djbriandmage: Stating the ever so popular that customer satisfaction should come before profits. If DRM is uninstrusive though, and provides you with indirect benefits, what is there left to argue?
    Last edited by rojimboo; 24-07-2012 at 09:19 PM.

  16. #56
    Could somebody explain to me what DRM gives me and why I should be in support of it?

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    Quote Originally Posted by cowthief skank View Post
    Could somebody explain to me what DRM gives me and why I should be in support of it?
    In the case of all but GOTY games (or similar that people will buy/pirate regardless) increased product quality, product innovation, support and the likelihood of future games. Read the literature in OP, or just Google Scholar it.

  18. #58
    Secondary Hivemind Nexus gwathdring's Avatar
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    Quote Originally Posted by b0rsuk View Post
    You know, all this DRM talk is about treating software like physical objects that are manufactured. This is fundamentally wrong, and unethical. Software is like research - progress is unclear, you may need to explore different aproaches, and in the end it may turn out to be much more complicated than you expected. And fail. Games in particular are hard to nail down, they require research-like methodology and the elusive thing - fun. Many games, while technically working and making for good screenshots, are failures in practical terms, because they frustrate, bore or annoy.

    Just like with research, once it's done it's trivial to copy and you have to try very hard to stop people from spreading it. This is what DRM is trying to do. But should we try to achieve this ? Copyright wasn't intended as a business model. It was an extension of patent law, intended to encourage inventors (and creators of useful works) to share their invention in exchange for a temporary monopoly. Then it would go to public domain. The fear was that otherwise they would, like Gutenberg, try to destroy their device (!) rather than share it with the rest of the world. On the other hand, the Industrial Revolution only really started when James Watt died, because he was trigerhappy about suing other steam engine constructors. Once he was out of the picture - new, improved designs started popping up like mushrooms after a rain. So there's solid evidence that monopoly and its brother copyright can do a lot of harm. And don't forget the Tolkien estate. They didn't have anything to do with creation of Lord of the Rings, but continue reaping profits from something they haven't made. Why should they ?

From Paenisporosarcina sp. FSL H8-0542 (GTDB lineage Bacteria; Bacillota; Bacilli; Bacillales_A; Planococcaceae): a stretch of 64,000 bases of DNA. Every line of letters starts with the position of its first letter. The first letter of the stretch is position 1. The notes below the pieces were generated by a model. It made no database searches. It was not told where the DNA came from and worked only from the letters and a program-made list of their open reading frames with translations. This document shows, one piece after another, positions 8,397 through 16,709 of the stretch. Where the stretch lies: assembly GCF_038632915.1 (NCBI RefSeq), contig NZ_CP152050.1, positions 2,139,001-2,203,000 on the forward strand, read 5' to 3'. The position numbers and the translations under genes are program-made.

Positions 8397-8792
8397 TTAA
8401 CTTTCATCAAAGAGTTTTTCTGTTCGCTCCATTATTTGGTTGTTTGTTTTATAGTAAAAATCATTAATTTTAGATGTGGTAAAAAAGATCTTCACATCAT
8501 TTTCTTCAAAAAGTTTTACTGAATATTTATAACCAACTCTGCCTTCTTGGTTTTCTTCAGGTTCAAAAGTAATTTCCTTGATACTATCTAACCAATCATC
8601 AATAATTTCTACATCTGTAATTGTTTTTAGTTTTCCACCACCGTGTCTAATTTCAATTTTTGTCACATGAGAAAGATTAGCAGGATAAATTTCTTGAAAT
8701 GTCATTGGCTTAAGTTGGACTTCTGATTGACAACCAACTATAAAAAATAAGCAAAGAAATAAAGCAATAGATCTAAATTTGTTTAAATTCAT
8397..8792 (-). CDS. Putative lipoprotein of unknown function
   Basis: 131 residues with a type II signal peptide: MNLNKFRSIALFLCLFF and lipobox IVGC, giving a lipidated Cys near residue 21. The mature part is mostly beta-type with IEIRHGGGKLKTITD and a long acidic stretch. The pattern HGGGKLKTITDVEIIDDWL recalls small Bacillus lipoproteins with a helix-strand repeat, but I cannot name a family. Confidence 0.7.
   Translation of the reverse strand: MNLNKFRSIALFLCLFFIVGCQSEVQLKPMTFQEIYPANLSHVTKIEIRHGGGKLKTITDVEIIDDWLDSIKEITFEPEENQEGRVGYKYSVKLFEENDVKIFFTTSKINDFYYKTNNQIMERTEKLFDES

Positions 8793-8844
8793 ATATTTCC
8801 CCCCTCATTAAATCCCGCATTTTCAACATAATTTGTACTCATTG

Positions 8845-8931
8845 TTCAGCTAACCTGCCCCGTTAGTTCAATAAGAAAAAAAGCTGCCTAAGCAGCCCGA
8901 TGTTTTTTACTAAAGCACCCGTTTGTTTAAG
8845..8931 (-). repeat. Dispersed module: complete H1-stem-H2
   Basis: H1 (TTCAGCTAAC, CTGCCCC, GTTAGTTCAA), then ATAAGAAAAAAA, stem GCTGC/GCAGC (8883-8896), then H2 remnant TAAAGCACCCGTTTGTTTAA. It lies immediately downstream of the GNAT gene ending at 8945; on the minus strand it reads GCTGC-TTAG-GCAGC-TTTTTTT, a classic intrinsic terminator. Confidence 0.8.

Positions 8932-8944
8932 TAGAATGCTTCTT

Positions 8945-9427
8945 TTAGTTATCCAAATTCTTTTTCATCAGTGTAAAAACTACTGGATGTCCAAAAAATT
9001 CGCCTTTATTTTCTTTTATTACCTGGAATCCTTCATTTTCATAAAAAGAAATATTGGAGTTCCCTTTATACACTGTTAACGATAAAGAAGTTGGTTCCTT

Books, movies, even games are a part of our culture. Anyone can take norse or greek myths myths and borrow heavily from it. It's hard to find a fantasy book that is not based on either ancient Greece or Tolkien (any game with a human-size elf is inspired by Tolkien, too). While creators can get away with putting undeniably Tolkienesque elves in games, everyone has to tiptoe around Hobbits or get a cease&desist letter. So we have Halflings, Hoburgs, or Kithkin. But forget about Shire, Ring Wraiths or Moria. Copyright now lasts 70 years after book author's death in EU, and they don't miss any opportunity to extend it. As long as they're making profit from it, they extend copyright for something and it remains locked down.

    With zealous copyright like we have today, works (including games) don't enter public domain. They can't serve as an inspiration, at least not directly, they can't be built upon. Look what happened to books about Conan in absence of copyright - tons of authors, better or worse, wrote their stories. A boom of creativity, essentially a modding scene for books. There are countless mods and indie games that have been attacked by lawyers, including Generations mod for Quake 2, King's Quest 9 (The Silver Lining), the imperial trooper for TF2, or twenty Battlestar Galactica mods. And that's not all - think of all the mods that aren't made because someone leaves in fear of lawyers.

    So, it's time to address the "but artists need to eat !" fallacy.
    First, it's not like artists and game developers are earning much in the current, 20 century system. They're mistreated, assigned stupid deadlines, replaced like cogs, working crunch and overtime. People are often fired when a game is completed, which is especially damaging because programming and game development in general is very complex and takes a lot of experience to become good at.
    Second, creators were getting paid before the introduction of copyright. Bach, Mozart, Michangelo are all pretty good. People like them either had quasi-permanent sponsors, or were paid on a per-work basis. For example Mozart was paid for the creation (research !) of a new work. Of course, there were people who weren't paid. They must be excused because they were doing that because they enjoyed it.

    Why did I say that selling "pieces" of software is unethical ? Kids understand this intuitively, and have to be "taught" the "proper" way by parents and teachers. Because only the research process takes effort. Copying software doesn't. So why should people be paid not for creation, but for... how do you call it ? I can copy it myself, you don't need to hold my hand. You could say "the company pays the developers using money from sales". But game devs don't retain any right to something they worked on ! They work on a monthly salary. The development of a game is paid not by sales of the game, but by something else - an investor, or profits from a previous game. Because Diablo 2 was very well received, it allowed Blizzard to take 10 years and produce Diablo 3. Not to mention Diablo 3 sold so well because it was a sequel to the cult game.